I did things like paint the outside, repair a hole in the ceiling of my deck, strip wallpaper and repaint, freshened up a few fixtures, power washed the concrete areas, washed the windows and removed the solar screens (holy cow, what a difference!!) and staged it beautifully. Literally took all of our crap and clutter to Goodwill or storage. I wanted to buy my house after seeing it and prior to that, I was so sick of it. Again, I didn't do counter tops as the point was brought up...granite would have been out of place with the cabinets, fixtures, etc and really it looked pretty nice and fresh because we had already done wood floors. The buyers didn't redo the kitchen either (they did other things) include repaint what I had paid to have repainted (LOL) but honestly the house showed soooo much better without the wallpaper, it was worth the $800 in painting. Find a good realtor and listen to them.
austin-steve, that answer was phenomenally informative. THANKS. All of these answers are so appreciated. Our house was built in '99 and was owned by a couple with no kids or pets...so we've put more miles on it it 2 years than they did in 10. lol. That said, everything is still in pretty pristine shape thanks to the prior owners and our short stay here. Our cabinets aren't sexy, sleek dark wood cabinets, but they are the standard builder-grade maple cabs that I still see being installed by builders today and they still look new. Seeing our exact kitchen with the exact cabs plus some granite looked gorgeous in the other owners' virtual tour that I saw. Our counters aren't an eye-sore by any means. They disappear. Just feels kind of cheap for a house that will be listed around $330k. That said, I had no idea that CC was such a sellers market. I am huge into staging and had 3 offers on our last house in the first 5 days, killing our competition. 50% of our stuff went into storage and my husband and dogs narrowly escaped the same fate.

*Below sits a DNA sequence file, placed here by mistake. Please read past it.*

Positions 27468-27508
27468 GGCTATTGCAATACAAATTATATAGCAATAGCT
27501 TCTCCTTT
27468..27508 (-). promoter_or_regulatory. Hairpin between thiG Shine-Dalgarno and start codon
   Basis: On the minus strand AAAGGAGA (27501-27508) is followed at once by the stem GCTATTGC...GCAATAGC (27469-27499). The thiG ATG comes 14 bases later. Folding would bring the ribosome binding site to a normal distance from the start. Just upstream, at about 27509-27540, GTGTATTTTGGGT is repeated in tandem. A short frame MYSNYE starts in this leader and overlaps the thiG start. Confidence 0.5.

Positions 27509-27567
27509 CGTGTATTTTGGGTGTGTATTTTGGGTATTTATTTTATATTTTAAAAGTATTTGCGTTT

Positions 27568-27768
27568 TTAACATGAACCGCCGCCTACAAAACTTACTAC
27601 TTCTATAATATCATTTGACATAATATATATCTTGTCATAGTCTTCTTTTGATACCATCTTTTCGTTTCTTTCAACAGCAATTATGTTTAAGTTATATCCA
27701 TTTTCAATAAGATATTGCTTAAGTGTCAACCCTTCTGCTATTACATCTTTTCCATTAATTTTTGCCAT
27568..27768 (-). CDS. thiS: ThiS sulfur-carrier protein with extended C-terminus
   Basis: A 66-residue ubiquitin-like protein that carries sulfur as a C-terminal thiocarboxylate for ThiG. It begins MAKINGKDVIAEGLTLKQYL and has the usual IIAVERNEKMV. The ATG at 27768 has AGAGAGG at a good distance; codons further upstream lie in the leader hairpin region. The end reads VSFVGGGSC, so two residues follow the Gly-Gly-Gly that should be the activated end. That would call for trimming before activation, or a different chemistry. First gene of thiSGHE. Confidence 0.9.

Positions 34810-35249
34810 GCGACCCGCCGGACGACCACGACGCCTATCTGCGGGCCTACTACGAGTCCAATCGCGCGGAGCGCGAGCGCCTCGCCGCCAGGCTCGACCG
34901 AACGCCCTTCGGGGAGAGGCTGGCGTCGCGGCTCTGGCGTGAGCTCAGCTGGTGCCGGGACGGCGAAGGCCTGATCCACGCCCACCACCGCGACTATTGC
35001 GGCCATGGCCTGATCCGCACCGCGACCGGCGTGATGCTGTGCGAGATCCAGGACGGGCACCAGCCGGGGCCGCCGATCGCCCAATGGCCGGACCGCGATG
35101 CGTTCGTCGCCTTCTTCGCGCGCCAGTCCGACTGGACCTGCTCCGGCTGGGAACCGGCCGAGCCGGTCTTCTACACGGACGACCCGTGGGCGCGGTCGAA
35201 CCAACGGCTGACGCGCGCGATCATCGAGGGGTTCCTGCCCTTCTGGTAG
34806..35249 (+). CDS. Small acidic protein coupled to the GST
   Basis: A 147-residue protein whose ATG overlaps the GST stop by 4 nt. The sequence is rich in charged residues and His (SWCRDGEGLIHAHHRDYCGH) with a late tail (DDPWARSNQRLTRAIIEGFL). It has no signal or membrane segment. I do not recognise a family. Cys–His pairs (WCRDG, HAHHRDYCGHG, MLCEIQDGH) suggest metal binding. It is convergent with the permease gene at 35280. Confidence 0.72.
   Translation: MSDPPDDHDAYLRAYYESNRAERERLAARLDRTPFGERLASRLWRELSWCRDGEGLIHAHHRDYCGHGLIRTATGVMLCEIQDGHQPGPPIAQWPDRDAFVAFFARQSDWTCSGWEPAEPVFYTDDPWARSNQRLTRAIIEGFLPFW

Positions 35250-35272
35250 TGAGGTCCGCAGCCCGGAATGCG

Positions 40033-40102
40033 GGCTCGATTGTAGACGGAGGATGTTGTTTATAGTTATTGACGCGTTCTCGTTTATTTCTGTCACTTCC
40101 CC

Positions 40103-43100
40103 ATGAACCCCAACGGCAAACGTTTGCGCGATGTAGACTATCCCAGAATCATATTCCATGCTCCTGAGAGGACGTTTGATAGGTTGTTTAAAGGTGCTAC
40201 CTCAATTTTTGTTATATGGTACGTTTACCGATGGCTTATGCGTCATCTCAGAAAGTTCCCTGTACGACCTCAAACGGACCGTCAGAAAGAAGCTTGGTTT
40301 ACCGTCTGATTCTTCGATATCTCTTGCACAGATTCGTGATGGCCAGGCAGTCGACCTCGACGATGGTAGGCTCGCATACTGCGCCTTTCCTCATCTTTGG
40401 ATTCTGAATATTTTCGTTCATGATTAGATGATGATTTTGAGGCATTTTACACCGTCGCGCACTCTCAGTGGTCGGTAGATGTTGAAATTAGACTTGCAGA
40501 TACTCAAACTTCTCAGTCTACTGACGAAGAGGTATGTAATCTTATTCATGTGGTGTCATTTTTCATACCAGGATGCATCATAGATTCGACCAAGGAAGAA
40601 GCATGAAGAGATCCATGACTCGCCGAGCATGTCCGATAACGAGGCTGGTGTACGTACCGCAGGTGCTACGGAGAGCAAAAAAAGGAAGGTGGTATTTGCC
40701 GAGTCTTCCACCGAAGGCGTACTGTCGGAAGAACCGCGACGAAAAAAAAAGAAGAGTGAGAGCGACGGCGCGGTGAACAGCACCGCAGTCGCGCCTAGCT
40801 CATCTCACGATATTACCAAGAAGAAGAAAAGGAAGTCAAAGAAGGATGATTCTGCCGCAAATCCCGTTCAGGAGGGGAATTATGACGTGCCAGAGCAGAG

Perhaps I'll get a granite quote just as a conversation point for a serious buyer, IF they ask about it. There are things about our house that could be better, but it shows pretty well as-is. No wallpaper, neutral paint and palette throughout. We love this house. Now I just have to figure out where to stow 2 toddlers and 2 big dogs during showings. lol If houses are really selling in a week, maybe listing time would be a spectacular time to rent a beach house in Galveston for a week.
Thanks again, everyone. I am blown away by how wonderful these answers were. Even the contradicting ones show different opinions that will likely represent our potential buyers. Good stuff!
Oops, I had forgotten about this..... We had a kitchen designer / remodeler come in with a design, samples, etc. and set them up for prospective buyers......at no cost to us. (In the end, that didn't go anywhere, but just a thought.) And, in several homes I saw, there were plans shown for a pool (which we wanted.) Sometimes, it help to have that visualization.